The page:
War of the Roses is an interesting title, because it takes a few chances that generally pay off, makes use of perhaps one of the most popular gaming modes on the market right now, and feels like a game with some as of yet untapped potential. So what is War of the Roses? It is an online experience that feels to me like a Battlefield or Call of Duty game, but with swords and bows instead of rifles and machine guns.
The visuals are not particularly striking. They do the job, and there are some nice pieces of flair here and there, like seeing your coat of arms show up on your shield for example. One of my complaints is that the video controls lack granularity in the settings. My PC ran the game fine, but my laptop was much more of a struggle at more moderate settings, so I had to move the game’s video settings to the most basic. There were areas I would have liked to have tweaked upward, trying to find that sweet spot between appearance and performance, but those controls were not there. One very positive note however, is that the game ran smoothly for me, even when crowds of fifteen to twenty people were onscreen together in the same general vacinity.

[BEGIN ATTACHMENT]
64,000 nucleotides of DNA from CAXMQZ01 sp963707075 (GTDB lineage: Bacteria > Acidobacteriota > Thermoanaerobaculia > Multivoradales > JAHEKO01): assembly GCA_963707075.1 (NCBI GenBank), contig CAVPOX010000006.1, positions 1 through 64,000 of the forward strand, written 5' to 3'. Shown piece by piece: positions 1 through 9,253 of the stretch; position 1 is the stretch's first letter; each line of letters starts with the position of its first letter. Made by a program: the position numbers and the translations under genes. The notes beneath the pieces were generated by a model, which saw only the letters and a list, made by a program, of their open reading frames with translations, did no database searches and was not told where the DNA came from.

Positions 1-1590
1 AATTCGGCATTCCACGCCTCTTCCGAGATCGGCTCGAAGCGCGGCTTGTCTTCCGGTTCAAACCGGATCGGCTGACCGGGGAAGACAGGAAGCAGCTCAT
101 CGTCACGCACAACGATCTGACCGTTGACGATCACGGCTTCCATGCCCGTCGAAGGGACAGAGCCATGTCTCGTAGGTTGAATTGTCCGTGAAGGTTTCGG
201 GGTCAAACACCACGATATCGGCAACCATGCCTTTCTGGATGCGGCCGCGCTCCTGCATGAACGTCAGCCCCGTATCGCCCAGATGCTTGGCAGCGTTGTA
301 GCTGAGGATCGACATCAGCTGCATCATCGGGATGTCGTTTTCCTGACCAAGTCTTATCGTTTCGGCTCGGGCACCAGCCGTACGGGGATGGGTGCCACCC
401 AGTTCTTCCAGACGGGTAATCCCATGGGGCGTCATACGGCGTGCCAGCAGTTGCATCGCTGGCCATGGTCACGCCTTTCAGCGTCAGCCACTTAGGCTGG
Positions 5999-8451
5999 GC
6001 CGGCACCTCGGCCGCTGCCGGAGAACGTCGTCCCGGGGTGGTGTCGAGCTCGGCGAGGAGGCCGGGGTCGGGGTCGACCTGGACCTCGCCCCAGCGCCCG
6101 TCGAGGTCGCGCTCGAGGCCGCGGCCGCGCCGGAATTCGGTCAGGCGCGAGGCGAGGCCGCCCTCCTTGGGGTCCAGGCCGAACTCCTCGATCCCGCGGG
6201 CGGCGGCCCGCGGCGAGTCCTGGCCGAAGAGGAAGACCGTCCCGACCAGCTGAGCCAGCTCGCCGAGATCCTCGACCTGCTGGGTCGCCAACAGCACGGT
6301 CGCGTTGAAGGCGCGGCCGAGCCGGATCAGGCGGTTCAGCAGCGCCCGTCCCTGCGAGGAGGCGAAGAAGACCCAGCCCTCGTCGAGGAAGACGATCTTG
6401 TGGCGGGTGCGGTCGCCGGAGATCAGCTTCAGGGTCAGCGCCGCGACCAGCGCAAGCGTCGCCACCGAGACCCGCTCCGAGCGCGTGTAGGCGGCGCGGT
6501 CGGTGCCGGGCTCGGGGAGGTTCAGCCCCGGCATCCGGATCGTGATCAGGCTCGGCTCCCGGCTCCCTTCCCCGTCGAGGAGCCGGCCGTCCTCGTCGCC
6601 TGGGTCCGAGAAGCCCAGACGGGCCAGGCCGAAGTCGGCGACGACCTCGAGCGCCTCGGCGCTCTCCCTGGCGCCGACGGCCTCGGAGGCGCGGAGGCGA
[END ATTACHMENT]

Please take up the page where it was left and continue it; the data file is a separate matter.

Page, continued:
Sound & Music – 6:
Again, nothing here that particularly impressed me but at least the audio did nothing to offend me either. A few of the songs in the sound track were pleasant enough to bump this up from a five to a six and make this a very slightly above average offering, but none of the tunes really struck me as memorable either. Weapons clank off of shields with a satisfying thud and cries of pain are a constant on the field of war.
Gameplay – 8:
I am among that minority that prefers to play my shooters with a controller over a keyboard and mouse. In truth the only games I prefer keyboard and mouse on are strategy or sim/builder titles. This game unfortunately does not have controller support, so what you get is an interesting if sometimes inelegant control scheme using the mouse and keyboard combination. Movement by keys is what you would expect, but combat is handled in interesting fashion.